Violin Memory builds out its Windows-centric all-flash storage lineup, ramps up recruiting of Microsoft VARs for what will be a major new business.
All-flash storage vendor Violin Memory is following up on its announcement of earlier this year announcing the Windows Flash Array (WFA) jointly developed with Microsoft, with the release of four more WFA configurations, which will be available in a new pricing model for Violin, pay-as-you-grow pricing which lets customers increase storage capacity as it is consumed.
The new models are 17.5, 26, 35, and 52TB configurations to the WFA product family, and will be positioned in the market as lower capacity alternatives to the original WFA-64 model, which has 70 TB of raw capacity that is scalable to 280 TB.
“The Windows Flash Array which we brought out at the end of April was a solution for the upper end of the Microsoft estate,” said Eric Herzog, CMO of Violin Memory. “These are our first ever all-flash arrays with pay-as-you-grow capacity pricing, which start as low as $250,000 list price and $140,000 street price. The first one was $695,000 list [and $395,000 street] so this dramatically lowers the price.”
Herzog said that while Violin’s customer base is presently highly concentrated in the upper end of global enterprises, these new models should broaden their base somewhat.
“This will get us into smaller enterprises, companies under $20 billion, as well as department level deployments of larger ones, particularly those with a pain point around SQL or Hyper-V loads,” Herzog said.
While the new models should broaden Violin’s market range, the new pricing strategy will also make the solutions more attractive to some customers. It will allow customers to scale their storage non-disruptively through new capacity expansion options that deliver 8.8 TB increments of raw all-flash capacity.
“These new models have the advantage that when you want to upgrade, you don’t have to buy a new shelf, and don’t have to rack and stack anything,” Herzog added.
The WFA family now has improved connectivity, adding support for 56 Gb FDR InfiniBand to its 10 Gb Ethernet support. It also now supports NFS 3.0 and NFS 4.1 for connectivity with application servers running operating systems such as Linux and UNIX.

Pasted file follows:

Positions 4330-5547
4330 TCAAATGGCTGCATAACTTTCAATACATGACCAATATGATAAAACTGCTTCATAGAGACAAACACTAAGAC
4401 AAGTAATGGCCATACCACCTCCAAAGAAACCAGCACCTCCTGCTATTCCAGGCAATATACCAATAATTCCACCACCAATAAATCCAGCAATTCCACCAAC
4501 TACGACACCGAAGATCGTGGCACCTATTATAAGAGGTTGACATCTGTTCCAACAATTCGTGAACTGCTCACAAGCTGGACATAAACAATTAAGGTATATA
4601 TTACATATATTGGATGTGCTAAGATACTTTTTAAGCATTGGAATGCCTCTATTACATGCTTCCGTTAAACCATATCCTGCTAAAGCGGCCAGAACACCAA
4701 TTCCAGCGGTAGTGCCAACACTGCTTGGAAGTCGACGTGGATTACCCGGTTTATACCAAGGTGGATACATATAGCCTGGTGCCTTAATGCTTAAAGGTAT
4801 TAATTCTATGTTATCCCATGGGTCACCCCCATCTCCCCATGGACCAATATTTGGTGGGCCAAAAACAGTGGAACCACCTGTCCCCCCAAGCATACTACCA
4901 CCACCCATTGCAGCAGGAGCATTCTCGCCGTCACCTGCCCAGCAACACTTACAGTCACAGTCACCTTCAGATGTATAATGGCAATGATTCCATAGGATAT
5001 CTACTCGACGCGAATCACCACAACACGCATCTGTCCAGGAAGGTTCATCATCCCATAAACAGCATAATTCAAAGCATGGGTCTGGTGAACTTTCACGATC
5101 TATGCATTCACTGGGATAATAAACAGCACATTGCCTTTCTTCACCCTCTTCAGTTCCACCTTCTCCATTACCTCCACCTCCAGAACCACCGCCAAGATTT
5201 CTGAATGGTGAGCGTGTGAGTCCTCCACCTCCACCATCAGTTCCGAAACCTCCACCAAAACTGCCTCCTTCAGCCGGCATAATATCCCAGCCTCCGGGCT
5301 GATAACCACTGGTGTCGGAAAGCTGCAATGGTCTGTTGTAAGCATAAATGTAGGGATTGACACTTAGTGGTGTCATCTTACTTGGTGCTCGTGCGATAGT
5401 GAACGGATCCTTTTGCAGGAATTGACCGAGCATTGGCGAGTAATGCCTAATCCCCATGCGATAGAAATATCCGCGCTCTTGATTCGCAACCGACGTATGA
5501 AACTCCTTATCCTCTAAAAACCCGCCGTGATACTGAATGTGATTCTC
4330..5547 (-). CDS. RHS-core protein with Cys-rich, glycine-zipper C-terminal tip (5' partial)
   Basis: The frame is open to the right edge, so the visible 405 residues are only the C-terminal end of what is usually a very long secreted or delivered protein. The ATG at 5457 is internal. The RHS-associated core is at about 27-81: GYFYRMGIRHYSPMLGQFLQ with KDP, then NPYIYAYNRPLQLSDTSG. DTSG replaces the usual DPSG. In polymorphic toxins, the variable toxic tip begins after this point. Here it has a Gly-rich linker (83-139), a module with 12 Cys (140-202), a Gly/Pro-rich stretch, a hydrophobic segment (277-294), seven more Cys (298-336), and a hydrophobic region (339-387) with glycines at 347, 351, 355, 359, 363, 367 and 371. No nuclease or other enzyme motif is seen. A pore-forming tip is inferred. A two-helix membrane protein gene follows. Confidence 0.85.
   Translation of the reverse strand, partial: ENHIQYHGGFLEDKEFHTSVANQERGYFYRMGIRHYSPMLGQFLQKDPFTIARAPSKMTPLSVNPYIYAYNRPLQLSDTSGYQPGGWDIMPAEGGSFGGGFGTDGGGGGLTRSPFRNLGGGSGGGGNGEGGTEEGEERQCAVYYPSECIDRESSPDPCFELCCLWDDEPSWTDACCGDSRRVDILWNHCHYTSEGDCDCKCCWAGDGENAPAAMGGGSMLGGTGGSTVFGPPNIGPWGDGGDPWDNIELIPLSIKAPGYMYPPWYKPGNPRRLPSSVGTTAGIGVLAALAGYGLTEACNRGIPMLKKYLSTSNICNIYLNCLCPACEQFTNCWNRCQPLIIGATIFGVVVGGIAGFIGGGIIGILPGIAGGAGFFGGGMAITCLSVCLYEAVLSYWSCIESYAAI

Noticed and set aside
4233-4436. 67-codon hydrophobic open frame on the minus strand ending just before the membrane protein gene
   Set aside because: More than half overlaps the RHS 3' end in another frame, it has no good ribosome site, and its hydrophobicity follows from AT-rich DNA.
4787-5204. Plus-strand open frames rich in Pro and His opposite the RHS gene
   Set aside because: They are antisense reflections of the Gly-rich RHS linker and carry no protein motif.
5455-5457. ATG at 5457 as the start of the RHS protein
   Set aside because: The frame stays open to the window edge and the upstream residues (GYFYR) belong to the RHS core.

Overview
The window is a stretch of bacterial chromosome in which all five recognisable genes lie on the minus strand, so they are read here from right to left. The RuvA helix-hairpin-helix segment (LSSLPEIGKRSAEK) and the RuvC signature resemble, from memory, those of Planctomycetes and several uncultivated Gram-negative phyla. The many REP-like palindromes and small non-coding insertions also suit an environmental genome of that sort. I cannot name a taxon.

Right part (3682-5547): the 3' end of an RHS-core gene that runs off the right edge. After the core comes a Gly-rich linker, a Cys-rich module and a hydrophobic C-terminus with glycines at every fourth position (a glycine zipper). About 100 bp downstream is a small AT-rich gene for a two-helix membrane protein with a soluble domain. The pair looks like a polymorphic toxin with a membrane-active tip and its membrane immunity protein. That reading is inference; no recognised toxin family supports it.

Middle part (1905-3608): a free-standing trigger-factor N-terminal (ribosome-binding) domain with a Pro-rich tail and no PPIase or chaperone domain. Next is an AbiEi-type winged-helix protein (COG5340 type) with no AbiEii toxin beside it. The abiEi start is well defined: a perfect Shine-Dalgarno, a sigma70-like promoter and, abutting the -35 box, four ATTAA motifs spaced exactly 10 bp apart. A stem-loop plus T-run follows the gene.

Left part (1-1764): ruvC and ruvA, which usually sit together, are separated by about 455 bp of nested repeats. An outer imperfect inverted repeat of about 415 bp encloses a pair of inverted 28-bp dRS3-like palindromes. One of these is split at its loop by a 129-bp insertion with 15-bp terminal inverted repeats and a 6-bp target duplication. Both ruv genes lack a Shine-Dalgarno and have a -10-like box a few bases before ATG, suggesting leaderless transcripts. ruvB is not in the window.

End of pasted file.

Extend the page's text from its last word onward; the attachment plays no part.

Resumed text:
“Our customers don’t buy flash as a point product, but instead use multiple applications on it, which makes NFS support important,” Herzog said.
Despite the many advantages of the WFA models, Herzog said that their traditional Violin 6000 all-flash array will continue to be their main product.
“Customers of the size we sell to typically have mixed environments, and while some customers have switched from our traditional product to WFA for their Windows environments, others have passed on it because Windows is a minority and they would rather just buy one part number for everything,” he said. “Our bellwether 6000 isn’t as flashy as WFA, but it does work on everything.”
Herzog thinks that the WFA’s market penetration is highly dependent on Microsoft SQL Server 2014’s success in the market.
“If WFA really takes off, it will be a third of our business, and if it doesn’t take off, it will be 20%,” he said. “It really depends if Microsoft can move up with SQL 2014 against Oracle, and if it does, then we will be right along for the ride.
Herzog noted that Violin is recruiting more Microsoft-centric VARs.
“That’s why we are going to this Microsoft WPC event,” he said. “If we are successful in partner recruitment, that could also push us into the 30-35% of our business range.”
Herzog indicated that Violin started a significant incentive to partners on July 1 that will run to the end of January.
“It’s available to partners globally, and is a very significant rebate these days,” he said. “It can be either for the company or a blend with sales people depending on the VAR’s policy.”
Finally, Herzog said that Violin will currently have even larger WFA solutions than the original one launched in April available.
“We are working on other configurations that are bigger than 280TB that will be announced in September,” he said.